Milo Yiannopoulos published an article yesterday saying that “fat-shaming works”. It’s clear that the few papers he cites he didn’t read correctly while disregarding the other studies stating the opposite saying “there is only one serious study”. There is a growing body of research that says otherwise.
He first claims that with the knowledge of what he is going to show will have you armed with the facts so that you can hurl all the insults you want at fat people and genuinely be helping them. This is objectively wrong.
In the study he’s citing, the researchers used a quantitative analysis using semi-structured interview data (which is used when subjects are seen only one time and are instructed by the researchers what the guidelines of the experiment will be in order to get the reliable, comparable, and quality data) on 40 adolescents who lost at least 10 pounds and maintained their weight loss for at least a year. This guideline came from Wing and Hill (2001) who say that maintaining a 10 percent weight loss for one year is successful maintenance. He claims that the abstract says that bullying by the peer group induces weight loss. Though, it’s clear that he didn’t read the abstract correctly because it says:
In contrast to existing literature, our findings suggest that primary motivating factors for adolescent weight loss may be intrinsic (e.g., desire for better health, desire to improve self-worth) rather than extrinsic. In addition, life transitions (e.g., transition to high school) were identified as substantial motivators for weight-related behavior change. Peer and parental encouragement and instrumental support were widely endorsed as central to success. The most commonly endorsed weight loss maintenance strategies included attending to dietary intake and physical activity levels, and making self-corrections when necessary.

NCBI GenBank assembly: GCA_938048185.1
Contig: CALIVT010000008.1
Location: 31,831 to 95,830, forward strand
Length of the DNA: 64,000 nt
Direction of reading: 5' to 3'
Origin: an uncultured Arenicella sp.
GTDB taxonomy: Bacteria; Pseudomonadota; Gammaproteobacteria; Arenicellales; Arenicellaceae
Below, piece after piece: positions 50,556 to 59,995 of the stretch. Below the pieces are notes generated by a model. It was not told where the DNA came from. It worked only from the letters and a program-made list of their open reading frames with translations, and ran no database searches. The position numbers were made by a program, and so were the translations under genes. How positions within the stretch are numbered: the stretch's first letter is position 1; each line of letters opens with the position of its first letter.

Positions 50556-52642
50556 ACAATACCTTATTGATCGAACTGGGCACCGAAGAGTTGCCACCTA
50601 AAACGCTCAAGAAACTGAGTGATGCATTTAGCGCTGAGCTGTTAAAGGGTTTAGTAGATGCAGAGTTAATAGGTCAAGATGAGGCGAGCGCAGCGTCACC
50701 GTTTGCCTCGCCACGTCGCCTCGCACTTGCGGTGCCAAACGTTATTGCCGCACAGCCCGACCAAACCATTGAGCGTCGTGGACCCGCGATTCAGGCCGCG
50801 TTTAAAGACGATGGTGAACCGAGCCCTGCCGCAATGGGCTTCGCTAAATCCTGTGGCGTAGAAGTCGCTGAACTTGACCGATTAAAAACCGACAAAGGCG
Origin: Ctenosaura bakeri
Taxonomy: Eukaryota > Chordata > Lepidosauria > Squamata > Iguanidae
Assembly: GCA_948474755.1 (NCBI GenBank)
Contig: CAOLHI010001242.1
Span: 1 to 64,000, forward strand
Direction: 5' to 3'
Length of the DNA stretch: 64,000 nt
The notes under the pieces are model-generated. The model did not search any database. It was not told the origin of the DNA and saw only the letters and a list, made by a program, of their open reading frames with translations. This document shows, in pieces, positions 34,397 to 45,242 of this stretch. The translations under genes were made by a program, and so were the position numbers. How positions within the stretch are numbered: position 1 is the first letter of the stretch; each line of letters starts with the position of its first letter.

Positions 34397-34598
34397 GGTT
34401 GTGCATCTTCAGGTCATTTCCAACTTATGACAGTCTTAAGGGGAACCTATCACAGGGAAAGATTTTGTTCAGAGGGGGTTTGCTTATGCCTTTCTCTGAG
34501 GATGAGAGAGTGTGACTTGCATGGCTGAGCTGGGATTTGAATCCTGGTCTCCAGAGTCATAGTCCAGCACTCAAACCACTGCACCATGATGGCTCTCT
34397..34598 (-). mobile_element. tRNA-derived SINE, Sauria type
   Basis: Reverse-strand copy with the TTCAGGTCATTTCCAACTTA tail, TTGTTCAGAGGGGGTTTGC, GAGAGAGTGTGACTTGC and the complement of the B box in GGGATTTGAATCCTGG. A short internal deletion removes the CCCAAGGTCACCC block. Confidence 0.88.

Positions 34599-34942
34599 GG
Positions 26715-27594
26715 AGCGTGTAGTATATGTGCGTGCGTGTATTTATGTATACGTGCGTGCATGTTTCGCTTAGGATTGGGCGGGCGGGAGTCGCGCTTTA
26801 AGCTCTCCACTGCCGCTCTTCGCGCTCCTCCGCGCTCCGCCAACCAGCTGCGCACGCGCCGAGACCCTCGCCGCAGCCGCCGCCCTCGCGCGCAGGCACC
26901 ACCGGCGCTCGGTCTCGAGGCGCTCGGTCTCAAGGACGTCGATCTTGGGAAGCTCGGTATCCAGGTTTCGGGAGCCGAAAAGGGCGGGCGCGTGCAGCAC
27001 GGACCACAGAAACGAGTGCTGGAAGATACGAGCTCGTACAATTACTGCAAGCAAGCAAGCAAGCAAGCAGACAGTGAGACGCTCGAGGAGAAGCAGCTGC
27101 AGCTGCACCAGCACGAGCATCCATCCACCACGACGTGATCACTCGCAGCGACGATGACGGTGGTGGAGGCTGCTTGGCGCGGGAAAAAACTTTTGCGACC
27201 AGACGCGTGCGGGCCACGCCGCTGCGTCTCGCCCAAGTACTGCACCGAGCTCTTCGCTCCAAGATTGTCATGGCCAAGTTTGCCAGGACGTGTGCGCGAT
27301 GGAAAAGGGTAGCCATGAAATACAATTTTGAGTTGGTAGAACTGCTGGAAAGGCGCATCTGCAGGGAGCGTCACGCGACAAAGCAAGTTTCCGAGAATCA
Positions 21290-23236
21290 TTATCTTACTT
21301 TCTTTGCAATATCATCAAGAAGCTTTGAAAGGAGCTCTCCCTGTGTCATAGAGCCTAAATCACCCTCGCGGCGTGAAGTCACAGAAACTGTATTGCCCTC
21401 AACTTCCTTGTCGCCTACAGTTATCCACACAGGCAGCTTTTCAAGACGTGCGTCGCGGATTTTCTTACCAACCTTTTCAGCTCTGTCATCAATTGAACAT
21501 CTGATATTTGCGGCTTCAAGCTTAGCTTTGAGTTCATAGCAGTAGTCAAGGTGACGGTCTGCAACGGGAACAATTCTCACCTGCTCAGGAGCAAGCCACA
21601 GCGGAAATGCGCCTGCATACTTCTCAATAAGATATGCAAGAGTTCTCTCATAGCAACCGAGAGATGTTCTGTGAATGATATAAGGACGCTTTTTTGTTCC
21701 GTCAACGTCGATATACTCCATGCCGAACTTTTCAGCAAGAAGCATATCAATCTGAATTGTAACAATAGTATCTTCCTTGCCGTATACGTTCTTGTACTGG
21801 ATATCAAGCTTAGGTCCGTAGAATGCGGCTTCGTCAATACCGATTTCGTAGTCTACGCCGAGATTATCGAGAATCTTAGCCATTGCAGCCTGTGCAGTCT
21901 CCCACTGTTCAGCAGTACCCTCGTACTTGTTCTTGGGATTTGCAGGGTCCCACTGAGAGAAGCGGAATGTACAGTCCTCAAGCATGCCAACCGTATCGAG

Peer encouragement and instrumental support were two variables that are the keys to success in childhood weight loss maintenance, not fat-shaming as he claims.
The same study found that obese people were more likely to lose weight around “life transitions,” like starting high school. In other words, people start to worry about how others will see them, especially when they need to make a good first impression. Fear of social judgement is key. So keep judging them.
The study didn’t find that at all. In fact, it found the opposite.
According to a new study, while most teens’ weight loss attempts don’t work, the ones who do lose weight successfully, quite simply, do it for themselves, rather than to please their (bullying) peers or (over-pressuring) parents.
He then cites a paper from the UCLA stating that social pressure on the obese (fat-shaming) will lead to positive changes. Some of the pressures referenced are:
If you are overweight or obese, are you pleased with the way you look?
Are you happy that your added weight has made many ordinary activities, such as walking up a long flight of stairs, harder?
The average fat person would say no to the first two.
Are you pleased when your obese children are called “fatty” or otherwise teased at school?
Fair or not, do you know that many people look down upon those excessively overweight or obese, often in fact discriminating against them and making fun of them or calling them lazy and lacking in self-control?
Self-control has a genetic component.In a 30 year follow-up to the Marshmallow Experiment, those who lacked self-control during pre-school had a higher chance of becoming obese 30 years later. Analyzing self-reported heights and weights of those who participated in the follow-up (n=164, 57 percent women), the researchers found that the duration of the delay on the gratification task accounted for 4 percent of the variance in BMI between the subjects, which, according to the researchers, was responsible for a significant portion of the variation in the subjects. The researchers also found that each additional minute they delayed gratification that there was a .2 reduction in BMI.
Why? Because people change their health and dietary habits to mimic that of their friends and loved ones, especially if they spend lots of time around them. Peer pressure encourages people to look like the people they admire and whose company they enjoy. Unless there’s a more powerful source of social pressure (say, fat shaming) from the rest of society, of course.
Not even thinking of the genetic component. The increase in similarity relative to strangers is on the level of 4th cousins. Thus, since ‘dietary habits are mimicked by friends and family’, what’s really going on is genotypic matching and that, not socialization, is the cause for friends and family mimicking diets.